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September 2013 - Stinging Insects

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Trivia Question:

YellowjacketIs it better to spray stinging insect nests during the day, or night?

Correct Trivia Answer: 

Treatment should be performed late at night after all insects are in the nest and less active. It's best to pinpoint the nest opening during the daytime so you will remember where to direct your treatment after dark. Approach the nest slowly and do not shine the beam of the flashlight directly into the nest entrance as this may startle the colony; instead, cast the beam to the side to illuminate the nest indirectly and place the light on the ground rather than in your hand.  

 


Stinging Insects

Paper wasps, hornets and yellowjackets are a potential health threat to all. Hundreds (perhaps thousands) of people in the United States die each year from allergic reactions to the venom of these insects. Wasps, hornets and yellowjackets are more dangerous and unpredictable than honey bees and should be treated with respect; nests should be eliminated with great care and in a specific manner.


Paper Wasps

Paper WaspPaper wasps, hornets and yellowjackets construct nests of a paper-like material which is a mixture of finely chewed wood fragments and salivary secretions of the wasps. Paper wasps typically build their umbrella-shaped nests under eaves and ledges. These wasps are not as aggressive as yellowjackets or hornets, and can be eliminated rather easily with a wasp and hornet spray sold at most grocery and hardware stores. These formulations have an added advantage in that they often spray as far as 20 feet.

Treatment of wasps, hornets, and yellowjackets is best performed at night; paper wasps can be eliminated during the daytime provided you do not stand directly below the nest during treatment. Most wasp and hornet sprays cause insects to drop instantly when contacted by the insecticide. Standing directly below a nest increases one's risk of being stung.

Following treatment, wait a day to ensure that the colony is destroyed, then scrape or knock down the nest. This will prevent secondary problems from carpet beetles, ants and other scavenging insects.


Hornets

HornetHornets are far more difficult and dangerous to control than paper wasps. The nests resemble a large, inverted tear-drop shaped ball which typically is attached to a tree, bush or side of a building. Hornet nests may contain thousands of wasps which are extremely aggressive when disturbed. The nests are often located out of reach and removal is best accomplished by using the Gotcha Duster/Sprayer Extension Kit. A full wasp suit sealed at the wrists, ankles and collar is recommended when disposing of a hornet nest.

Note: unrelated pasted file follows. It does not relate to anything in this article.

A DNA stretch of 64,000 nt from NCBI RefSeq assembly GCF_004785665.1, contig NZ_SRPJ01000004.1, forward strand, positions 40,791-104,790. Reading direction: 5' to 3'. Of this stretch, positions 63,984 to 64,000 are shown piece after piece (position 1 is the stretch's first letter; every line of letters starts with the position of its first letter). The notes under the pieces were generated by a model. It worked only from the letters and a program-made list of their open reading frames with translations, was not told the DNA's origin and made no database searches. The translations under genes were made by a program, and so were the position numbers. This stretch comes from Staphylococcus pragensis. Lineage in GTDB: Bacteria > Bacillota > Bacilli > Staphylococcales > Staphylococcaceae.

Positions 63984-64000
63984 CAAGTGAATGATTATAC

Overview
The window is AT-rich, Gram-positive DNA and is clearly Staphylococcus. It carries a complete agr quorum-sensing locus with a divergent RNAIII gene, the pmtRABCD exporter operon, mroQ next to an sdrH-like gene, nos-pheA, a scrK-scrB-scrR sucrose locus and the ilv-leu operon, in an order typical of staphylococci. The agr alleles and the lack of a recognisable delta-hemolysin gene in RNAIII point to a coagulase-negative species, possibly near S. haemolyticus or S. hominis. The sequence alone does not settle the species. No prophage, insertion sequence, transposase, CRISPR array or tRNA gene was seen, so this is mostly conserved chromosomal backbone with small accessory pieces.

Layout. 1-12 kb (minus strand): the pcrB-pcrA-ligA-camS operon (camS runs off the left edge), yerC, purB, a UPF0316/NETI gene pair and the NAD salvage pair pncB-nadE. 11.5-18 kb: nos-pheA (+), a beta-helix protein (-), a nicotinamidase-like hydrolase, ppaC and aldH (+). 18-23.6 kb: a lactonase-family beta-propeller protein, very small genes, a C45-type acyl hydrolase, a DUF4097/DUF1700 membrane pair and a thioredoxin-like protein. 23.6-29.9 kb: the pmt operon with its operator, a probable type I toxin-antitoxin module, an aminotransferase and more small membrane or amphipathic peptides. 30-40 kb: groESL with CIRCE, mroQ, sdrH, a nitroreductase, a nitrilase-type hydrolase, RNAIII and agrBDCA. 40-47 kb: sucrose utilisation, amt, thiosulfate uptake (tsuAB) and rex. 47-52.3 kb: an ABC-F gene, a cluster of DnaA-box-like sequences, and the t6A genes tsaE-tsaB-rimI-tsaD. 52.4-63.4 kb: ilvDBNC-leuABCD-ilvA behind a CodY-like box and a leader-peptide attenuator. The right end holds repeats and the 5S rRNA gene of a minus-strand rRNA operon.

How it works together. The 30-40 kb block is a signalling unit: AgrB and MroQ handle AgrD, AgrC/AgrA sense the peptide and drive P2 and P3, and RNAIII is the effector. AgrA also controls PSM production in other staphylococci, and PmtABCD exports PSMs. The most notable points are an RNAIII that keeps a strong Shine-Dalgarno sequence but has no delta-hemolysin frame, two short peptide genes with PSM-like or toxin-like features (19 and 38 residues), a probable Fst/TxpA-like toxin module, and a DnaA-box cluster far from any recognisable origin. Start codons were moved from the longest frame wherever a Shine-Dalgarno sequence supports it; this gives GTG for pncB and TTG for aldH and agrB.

Hornet nests have a single opening, usually toward the bottom, where the wasps enter and exit. It is essential that the paper envelope of the nest not be broken open during treatment or the irritated wasps will scatter in all directions, causing even greater problems. Following treatment, wait at least a day before removing the nest to ensure that all of the wasps are killed. If hornets continue to be observed, the application may need to be repeated.


Yellowjackets

YellowjacketYellowjackets are another dangerous wasp encountered around homes and buildings. Nests are often located underground in an old rodent burrow, beneath a landscape timber, or in a rock wall or wall of a building. If the nest can be located, it can usually be eliminated by carefully applying a wasp spray insecticide into the nest opening. Treatment should be performed late at night after all yellowjackets are in the nest and less active. It's best to pinpoint the nest opening during the daytime so you will remember where to direct your treatment after dark. Approach the nest slowly and do not shine the beam of the flashlight directly into the nest entrance as this may startle the wasps; instead, cast the beam to the side to illuminate the nest indirectly and place the light on the ground rather than in your hand. Similar to hornets, yellowjackets are extremely aggressive when the nest is disturbed.


An Alternative Solution

If the nest is located away from high traffic areas, another option is to wait and do nothing. In northern states, wasp, hornet and yellowjacket colonies die off naturally after the weather turns cold, and the paper carton disintegrates over the winter months.


People Who Are Allergic to the Venom

Wasp, hornet and yellowjacket stings can be life-threatening to persons who are allergic to the venom. People who develop hives, difficulty breathing or swallowing, wheezing or similar symptoms of allergic reaction should seek medical attention immediately. Itching, pain and localized swelling can be somewhat reduced with antihistamines and a cold compress.

 

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